Dr. Ann O’Keefe poses with the Fleet and Family Support Program staff after a 40th anniversary celebration at the Washington Navy Yard, D.C. (Photo By Chief Petty Officer Brian Morales | July 16, 2019)
Dr. Ann O’Keefe, an educator and author who served as the first director of the U.S. Navy’s celebrated Fleet and Family Support Program, has died in Gainesville, Va., from complications as she prepared for treatment of esophageal cancer. She was 86 years old.
Born Ruth Ann Harris in the St. Louis suburb of Webster Groves, Mo., Dr. O’Keefe received a B.A. in psychology from Bryn Mawr College, an M.A. in education from the University of Maryland, and, in 1965, a doctorate in education from American University. Hired as a teacher by the psychology clinic of the University of California at Los Angeles in 1961, Dr. O’Keefe was soon moved into a role that took advantage of her skills in winning grant-supported research for the school. She relocated to Washington, D.C., in 1963 to become a research assistant for a project funded by the National Institutes of Health. Also that year, she completed the prestigious mid-career Harvard Business School Executive Education program—in an otherwise all-male class of 162.
Dr. O’Keefe also helped launch the Head Start program, within the U.S. Department of Health, Education and Welfare–serving as national director of “Home Start,” which delivered Head Start services into individual homes. While in that capacity, in 1970 she had her own multi-volume “Starter 101: A Structured Reading Program for Young Children” published and nationally distributed to schools by Silver Burdett Publishing Co.
In 1978 she was recruited as part of a team planning a new family support initiative for the U.S. Navy, and in January 1979 Dr. O’Keefe became first director of what is now the Navy’s Fleet and Family Support Center, serving in that position for six years.
In 2019, she described the creation of that landmark Navy institution in her book, “Launching the Navy Family Support Program: A Heartfelt Blend of History and Memoir.” In its foreword, Admiral Thomas B. Hayward, Chief of Naval Operations when the program was created, called her account “a history that cries out to be recorded and preserved.” He noted that her “enthusiasm, perseverance and dedication” to the program “had no limits or superior.”
In his review for the Naval Historical Organization, its former historian David F. Winkler said “Dr. O’Keefe has performed a herculean effort to capture an aspect of naval history that tends to be overlooked.” He noted that in earlier times the service’s view had been “…if the Navy wanted you to have a wife, it would have issued one in your sea bag.”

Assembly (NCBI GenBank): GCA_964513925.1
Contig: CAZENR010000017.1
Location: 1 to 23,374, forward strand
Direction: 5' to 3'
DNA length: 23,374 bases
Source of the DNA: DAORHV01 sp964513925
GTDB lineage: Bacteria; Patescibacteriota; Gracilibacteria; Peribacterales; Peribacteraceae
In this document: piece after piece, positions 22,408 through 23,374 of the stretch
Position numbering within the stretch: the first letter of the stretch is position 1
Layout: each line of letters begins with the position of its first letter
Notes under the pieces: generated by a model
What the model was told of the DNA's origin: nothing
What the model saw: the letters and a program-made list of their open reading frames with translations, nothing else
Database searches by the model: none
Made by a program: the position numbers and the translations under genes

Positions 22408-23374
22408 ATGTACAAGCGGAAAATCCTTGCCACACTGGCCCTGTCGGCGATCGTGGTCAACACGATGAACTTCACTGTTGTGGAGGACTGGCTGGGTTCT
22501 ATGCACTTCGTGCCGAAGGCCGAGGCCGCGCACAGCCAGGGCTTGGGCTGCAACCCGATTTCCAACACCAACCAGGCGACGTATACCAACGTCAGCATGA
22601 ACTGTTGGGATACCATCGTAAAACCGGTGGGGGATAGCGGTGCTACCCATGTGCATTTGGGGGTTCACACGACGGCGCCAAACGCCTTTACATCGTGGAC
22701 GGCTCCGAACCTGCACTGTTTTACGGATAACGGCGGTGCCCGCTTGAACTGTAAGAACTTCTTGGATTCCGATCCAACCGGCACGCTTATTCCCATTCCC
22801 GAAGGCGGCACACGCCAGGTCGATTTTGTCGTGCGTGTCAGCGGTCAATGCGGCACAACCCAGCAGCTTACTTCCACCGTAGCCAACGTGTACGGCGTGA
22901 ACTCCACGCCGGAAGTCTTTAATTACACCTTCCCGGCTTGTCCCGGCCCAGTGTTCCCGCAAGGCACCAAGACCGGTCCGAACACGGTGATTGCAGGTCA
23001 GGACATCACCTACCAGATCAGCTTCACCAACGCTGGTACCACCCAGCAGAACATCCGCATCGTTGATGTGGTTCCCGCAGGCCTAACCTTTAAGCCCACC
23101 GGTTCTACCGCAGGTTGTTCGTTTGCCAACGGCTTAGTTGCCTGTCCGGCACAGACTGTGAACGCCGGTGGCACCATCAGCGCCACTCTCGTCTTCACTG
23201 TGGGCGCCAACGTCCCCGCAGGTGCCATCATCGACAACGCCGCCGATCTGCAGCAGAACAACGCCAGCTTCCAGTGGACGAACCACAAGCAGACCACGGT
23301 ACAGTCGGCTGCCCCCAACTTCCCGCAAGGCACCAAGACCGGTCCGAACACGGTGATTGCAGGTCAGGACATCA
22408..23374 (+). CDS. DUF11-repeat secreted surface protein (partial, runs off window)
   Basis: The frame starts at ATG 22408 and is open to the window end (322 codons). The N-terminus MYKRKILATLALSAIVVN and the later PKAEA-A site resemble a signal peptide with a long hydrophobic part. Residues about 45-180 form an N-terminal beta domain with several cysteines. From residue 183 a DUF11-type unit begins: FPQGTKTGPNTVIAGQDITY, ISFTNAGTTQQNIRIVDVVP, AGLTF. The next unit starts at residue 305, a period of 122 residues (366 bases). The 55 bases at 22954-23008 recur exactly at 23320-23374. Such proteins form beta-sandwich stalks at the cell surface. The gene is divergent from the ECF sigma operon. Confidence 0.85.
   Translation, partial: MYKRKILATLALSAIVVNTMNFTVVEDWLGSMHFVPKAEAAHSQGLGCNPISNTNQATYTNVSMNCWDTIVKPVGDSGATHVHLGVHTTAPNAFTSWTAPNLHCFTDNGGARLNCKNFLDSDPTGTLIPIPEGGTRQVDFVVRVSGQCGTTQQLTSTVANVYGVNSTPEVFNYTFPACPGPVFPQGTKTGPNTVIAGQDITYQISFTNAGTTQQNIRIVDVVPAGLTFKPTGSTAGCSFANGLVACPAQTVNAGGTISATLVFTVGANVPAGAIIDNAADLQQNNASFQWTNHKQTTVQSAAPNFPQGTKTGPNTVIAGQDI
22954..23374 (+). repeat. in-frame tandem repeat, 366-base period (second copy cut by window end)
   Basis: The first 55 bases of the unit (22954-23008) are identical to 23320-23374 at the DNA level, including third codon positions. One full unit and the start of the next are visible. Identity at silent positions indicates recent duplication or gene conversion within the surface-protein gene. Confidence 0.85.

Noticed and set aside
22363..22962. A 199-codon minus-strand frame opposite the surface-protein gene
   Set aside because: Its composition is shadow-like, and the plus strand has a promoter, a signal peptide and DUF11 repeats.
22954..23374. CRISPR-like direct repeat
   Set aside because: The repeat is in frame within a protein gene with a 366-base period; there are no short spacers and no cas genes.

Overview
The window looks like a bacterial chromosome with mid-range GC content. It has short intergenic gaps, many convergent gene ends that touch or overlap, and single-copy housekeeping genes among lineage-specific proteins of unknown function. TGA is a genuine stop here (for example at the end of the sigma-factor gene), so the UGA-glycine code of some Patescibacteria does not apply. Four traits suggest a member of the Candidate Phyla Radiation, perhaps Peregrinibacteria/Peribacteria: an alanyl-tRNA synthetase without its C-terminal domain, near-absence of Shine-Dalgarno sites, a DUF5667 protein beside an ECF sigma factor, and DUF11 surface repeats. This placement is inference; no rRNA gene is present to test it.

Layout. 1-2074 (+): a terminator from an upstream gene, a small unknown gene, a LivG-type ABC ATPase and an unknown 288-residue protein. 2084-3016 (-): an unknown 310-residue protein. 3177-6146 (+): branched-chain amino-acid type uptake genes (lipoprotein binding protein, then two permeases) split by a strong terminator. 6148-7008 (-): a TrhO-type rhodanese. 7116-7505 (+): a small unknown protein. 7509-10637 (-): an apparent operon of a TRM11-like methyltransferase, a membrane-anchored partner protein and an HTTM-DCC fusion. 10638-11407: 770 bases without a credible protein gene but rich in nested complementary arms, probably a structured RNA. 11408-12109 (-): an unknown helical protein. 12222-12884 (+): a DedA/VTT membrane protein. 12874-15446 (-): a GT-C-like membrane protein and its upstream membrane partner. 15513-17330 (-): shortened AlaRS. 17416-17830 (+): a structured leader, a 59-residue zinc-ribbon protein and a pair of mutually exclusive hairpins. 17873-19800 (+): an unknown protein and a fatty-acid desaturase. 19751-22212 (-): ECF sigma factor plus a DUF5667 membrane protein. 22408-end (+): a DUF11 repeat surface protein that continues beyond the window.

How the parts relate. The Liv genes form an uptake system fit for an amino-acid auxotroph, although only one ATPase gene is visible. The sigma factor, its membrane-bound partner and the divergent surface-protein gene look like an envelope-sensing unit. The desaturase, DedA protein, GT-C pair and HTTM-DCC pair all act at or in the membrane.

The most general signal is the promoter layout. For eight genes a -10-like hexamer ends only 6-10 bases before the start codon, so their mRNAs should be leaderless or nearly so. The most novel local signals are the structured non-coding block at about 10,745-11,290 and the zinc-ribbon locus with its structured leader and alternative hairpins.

After moving on from the Navy support program to become a U.S. Army consultant for a time, she returned to the Navy in the Pentagon from 1987 to 1992, advising various quality-of-life programs within the service. Then she consulted for several Head Start and military programs, before moving in 1997 to Jacksonville, Fla., as senior program manager for the private Arthur Vining Davis Foundations. In that capacity she assessed grant applications submitted by religious seminaries and medical-educational institutions.
She retired from the Arthur Vining Davis post in 2004 and moved to Rancho Mirage, Calif., with husband Edward Brewer, whom she had met when both worked for the Navy. After 26 years of marriage, Brewer died in 2011, following a period of suffering from Alzheimers—a disease that led his spouse to become active in a Rancho Mirage Alzheimers support group.
Dr. O’Keefe moved to Gainesville in 2018 to be closer to her sons, Navy Commander (Retired) Thomas Davy and Christopher O’Keefe, and to have access to resources required for completing her book on the Navy support program.
She reveled in traveling, and recalled with particular fondness a 2015 visit to Hawaii’s Kona coast for a Thanksgiving “sibling reunion” with her sister Judith Wolman, brother Roy Harris and his wife Eileen McIntyre, and Dr. O’Keefe’s long-time friend Dr. Lois-ellin Datta.
In addition to Edward Brewer, she was predeceased by her brother David Meade Harris and by her former husband Earl Davy. In addition to her sons, and brother Roy and sister Judith, she is survived by her granddaughter, Katrina Weichmann, and by Dr. O’Keefe’s former husband Stephen O’Keefe.